Fighting Auschwitz. A resistance movement in a concentration camp

One of the thousands of children who could not be saved was Czesława (known by the diminutive of Czesia) Kwoka, a 14-year-old Polish Roman Catholic girl. She was born on 15 August 1928 in the town of Wólka Złojecka near Zamość. Her family village was displaced by the Germans in early December 1942. Czesia, together with her mother, Katarzyna Kwoka, were sent to the WZ Lager Zamość transit camp. The sanitary conditions were tragic – children were locked in stables or in unheated and makeshift barracks without bunks or access to medical care. The children slept in the mud, and, according to the memories of witnesses, were overcome with bedbugs and lice. Many of them did not survive. Czesia and her mother were sent to Auschwitz in the first transport from the resettlement camp on 13 December 1942. The girl was given the camp number 26947 (her mother was given the number 26946).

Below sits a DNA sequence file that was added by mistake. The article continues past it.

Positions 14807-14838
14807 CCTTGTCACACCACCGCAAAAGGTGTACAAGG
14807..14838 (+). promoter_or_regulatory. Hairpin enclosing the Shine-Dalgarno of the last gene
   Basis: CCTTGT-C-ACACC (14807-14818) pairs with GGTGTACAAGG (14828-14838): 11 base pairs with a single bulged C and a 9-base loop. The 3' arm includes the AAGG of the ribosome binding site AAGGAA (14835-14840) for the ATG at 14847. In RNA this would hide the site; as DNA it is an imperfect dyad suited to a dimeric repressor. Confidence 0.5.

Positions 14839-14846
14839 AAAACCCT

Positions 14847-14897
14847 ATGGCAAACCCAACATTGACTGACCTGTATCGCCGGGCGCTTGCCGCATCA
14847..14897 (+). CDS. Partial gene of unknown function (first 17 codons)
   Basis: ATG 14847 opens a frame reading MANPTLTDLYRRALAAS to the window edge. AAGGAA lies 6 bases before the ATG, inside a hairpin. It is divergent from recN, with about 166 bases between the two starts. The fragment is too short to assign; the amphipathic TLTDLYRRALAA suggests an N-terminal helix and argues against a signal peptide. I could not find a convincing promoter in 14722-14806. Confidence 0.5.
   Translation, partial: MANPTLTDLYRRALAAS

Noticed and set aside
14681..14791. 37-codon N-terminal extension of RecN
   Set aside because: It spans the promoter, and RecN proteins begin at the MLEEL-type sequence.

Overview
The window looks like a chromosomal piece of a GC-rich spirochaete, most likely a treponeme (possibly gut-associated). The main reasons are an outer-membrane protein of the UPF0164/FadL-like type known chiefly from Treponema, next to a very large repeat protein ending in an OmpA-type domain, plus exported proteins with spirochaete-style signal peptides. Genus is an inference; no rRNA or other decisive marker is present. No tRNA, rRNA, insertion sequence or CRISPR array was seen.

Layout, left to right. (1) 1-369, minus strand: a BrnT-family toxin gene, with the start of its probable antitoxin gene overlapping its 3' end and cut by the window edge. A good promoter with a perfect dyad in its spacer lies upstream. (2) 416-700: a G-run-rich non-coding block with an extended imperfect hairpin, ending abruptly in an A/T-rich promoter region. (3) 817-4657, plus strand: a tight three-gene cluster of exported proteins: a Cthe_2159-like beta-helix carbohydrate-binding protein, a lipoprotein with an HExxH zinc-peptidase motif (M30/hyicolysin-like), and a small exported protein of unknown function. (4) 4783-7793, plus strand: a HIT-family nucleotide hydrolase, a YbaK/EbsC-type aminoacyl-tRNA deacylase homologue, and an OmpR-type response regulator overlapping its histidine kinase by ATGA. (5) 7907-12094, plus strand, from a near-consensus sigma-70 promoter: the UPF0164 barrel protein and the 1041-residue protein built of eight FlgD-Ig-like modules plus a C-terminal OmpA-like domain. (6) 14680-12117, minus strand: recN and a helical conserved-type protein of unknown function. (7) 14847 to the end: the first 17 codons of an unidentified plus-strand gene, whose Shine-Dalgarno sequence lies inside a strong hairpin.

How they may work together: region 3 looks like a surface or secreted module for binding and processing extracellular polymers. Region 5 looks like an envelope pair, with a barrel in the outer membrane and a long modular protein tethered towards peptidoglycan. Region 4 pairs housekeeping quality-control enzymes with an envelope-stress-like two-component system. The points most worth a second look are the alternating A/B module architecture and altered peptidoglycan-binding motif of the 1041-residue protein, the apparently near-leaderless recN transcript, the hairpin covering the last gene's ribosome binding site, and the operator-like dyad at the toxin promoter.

Polish girls at a Nazi-German camp in Dzierżązna near Zgierz. Among the prisoners were children resettled from Zamojszczyzna (1942-1943; public domain)

Her innocent and frightened face was immortalized by Wilhelm Brasse, a Polish photographer and prisoner of KL Auschwitz, who had refused to sign the Volkslist, thus ending up in the camp in August 1940. After a few months, the Germans discovered that before the war he had worked as a photographer and decided to employ his skills. He was ordered to take pictures of newly arrived prisoners for the files. The German soldiers also wanted good photos that they could send to their families – a talented photographer took thousands of them. When the Germans started to evacuate and destroy the evidence, Brasse managed to save some of the portraits that are now priceless. After the war, he was unable to return to his profession because, as he recalled, when looking through the lens he could still see the faces of the camp prisoners.

The first mass transport to the Concentration Camp in Auschwitz